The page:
Reader’s travel back to ancient Rome in this novel by Robert Graves. It humanizes individuals from antiquity in a riveting read. Discovery details, “A fictionalized autobiography of Claudius, this pioneering piece of historical fiction offers his own documentation of his family and the political intrigue that happens within it. Through detailed observations recited in an incredibly orderly fashion, Claudius, the disdainful scholar, transports you into his mind and to the center of elite life in ancient Rome.”

“I, Claudius”
“I, Claudius”

“Considered an idiot because of his physical infirmities, Claudius survived the intrigues and poisonings of the reigns of Augustus, Tiberius, and the Mad Caligula to become emperor in 41 A.D. A masterpiece,” claims List Muse.

“This hugely popular 1934 novel is the fictional autobiography of the fourth Roman Emperor. Graves uses this format to present the history of Claudius’s predecessors – Augustus, Tiberius and Caligula – while his 1935 follow-up, ‘Claudius the God,’ is an account of his subject’s own rule… Graves later dismissed the books as having been written solely for commercial gain, but they remain classics of the genre,” explains The Guardian.

5. “All the Light We Cannot See” by Anthony Doerr (2013)

This novel is about the events of World War II Paris, and the plight of a young woman. This Anthony Doerr book is well-reviewed by all our sources. B&N Reads summarizes, “In this historical fiction book, a young blind girl flees Paris carrying a precious jewel while an orphan joins the Hitler Youth; when their paths collide, the course of history changes forever.”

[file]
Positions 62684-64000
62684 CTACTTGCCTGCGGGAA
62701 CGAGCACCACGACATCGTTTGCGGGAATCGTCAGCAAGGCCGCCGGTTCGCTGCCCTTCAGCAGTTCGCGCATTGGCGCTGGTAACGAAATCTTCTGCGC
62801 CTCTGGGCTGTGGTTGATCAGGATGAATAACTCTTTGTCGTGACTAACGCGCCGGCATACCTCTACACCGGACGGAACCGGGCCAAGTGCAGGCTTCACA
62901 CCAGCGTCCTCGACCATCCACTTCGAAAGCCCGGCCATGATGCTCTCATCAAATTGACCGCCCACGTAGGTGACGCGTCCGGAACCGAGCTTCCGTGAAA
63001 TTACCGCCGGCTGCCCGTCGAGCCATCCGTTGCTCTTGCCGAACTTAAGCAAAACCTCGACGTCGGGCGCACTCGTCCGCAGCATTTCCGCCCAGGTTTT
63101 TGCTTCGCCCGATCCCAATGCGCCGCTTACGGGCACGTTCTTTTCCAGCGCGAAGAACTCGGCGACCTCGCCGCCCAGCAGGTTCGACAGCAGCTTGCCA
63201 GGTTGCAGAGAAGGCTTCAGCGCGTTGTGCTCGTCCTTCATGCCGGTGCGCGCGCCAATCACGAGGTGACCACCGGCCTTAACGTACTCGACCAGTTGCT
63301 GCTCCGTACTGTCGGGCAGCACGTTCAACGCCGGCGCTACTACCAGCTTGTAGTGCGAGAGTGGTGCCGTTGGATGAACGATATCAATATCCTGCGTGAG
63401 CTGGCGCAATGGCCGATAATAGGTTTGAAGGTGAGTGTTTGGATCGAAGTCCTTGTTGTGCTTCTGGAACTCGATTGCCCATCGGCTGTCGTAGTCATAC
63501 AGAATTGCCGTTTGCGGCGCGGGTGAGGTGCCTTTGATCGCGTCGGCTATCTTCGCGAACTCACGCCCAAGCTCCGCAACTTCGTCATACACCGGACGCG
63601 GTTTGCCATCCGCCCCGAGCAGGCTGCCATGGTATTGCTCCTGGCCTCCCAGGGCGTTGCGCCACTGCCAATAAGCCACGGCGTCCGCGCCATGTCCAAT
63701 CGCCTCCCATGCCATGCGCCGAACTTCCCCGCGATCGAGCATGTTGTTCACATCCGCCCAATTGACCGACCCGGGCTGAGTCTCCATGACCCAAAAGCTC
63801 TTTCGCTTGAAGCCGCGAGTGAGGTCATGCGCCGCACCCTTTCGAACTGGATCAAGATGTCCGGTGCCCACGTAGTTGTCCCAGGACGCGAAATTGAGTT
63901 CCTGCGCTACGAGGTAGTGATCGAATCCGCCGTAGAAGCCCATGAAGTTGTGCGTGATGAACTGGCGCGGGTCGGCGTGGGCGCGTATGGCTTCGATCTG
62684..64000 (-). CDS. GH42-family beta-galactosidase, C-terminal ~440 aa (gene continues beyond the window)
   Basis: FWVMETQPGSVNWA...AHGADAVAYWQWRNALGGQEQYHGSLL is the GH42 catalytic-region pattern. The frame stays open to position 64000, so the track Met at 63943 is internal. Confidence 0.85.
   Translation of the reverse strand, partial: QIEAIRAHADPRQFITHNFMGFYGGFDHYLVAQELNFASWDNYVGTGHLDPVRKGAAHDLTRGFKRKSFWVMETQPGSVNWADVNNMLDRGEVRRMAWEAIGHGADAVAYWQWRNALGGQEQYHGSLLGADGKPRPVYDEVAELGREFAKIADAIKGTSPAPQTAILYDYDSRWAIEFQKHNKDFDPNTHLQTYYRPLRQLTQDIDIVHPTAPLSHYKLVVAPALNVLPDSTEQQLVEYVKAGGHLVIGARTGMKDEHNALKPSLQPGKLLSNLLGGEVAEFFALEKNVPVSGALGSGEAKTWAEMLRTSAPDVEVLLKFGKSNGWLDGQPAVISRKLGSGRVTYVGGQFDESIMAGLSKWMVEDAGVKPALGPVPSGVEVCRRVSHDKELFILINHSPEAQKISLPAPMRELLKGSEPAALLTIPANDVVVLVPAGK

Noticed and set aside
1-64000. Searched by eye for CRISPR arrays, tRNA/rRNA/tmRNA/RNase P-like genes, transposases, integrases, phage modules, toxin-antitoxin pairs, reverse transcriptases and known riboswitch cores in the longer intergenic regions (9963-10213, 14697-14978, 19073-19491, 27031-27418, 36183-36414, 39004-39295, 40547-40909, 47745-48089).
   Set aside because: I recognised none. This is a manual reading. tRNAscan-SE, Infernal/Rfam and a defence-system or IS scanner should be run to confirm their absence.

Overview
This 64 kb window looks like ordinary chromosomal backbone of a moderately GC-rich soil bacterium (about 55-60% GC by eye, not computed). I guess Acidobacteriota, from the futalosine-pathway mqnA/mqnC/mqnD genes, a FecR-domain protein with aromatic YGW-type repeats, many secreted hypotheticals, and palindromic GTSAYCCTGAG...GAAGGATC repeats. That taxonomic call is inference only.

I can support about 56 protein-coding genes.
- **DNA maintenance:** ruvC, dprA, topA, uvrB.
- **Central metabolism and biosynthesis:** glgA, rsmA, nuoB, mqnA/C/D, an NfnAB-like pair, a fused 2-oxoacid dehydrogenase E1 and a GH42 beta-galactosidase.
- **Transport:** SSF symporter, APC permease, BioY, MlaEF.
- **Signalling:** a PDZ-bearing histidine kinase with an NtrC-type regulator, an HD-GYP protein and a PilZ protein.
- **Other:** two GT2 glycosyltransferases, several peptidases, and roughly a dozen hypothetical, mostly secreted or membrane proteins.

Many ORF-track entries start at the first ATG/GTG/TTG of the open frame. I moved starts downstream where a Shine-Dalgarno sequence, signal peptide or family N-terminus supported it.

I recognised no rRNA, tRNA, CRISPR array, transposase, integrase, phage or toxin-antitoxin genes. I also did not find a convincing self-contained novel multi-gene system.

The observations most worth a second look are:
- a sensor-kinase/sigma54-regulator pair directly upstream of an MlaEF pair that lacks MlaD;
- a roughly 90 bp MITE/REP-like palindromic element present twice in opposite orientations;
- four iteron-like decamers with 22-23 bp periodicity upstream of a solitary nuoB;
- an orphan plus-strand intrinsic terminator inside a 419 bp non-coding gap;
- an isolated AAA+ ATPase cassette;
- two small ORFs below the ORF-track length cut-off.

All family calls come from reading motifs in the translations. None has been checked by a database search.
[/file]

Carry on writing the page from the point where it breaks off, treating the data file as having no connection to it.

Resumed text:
“All the Light We Cannot See”
“All the Light We Cannot See”

“Now one of the most well-known novels set during World War II, this novel won the Pulitzer Prize for fiction in 2013. It’s about the destinies of a blind French girl and a German boy trying to survive in occupied France,” according to Book Riot.

“There’s a reason that Anthony Doerr’s [2013] World War II novel, ‘All the Light We Cannot See,’ spent more than two-and-a-half years on the ‘New York Times’ Best Seller list (in addition to winning a Pulitzer and being a finalist for the National Book Award). The story… is the perfect combination of fanciful and thrilling,” adds Reader’s Digest.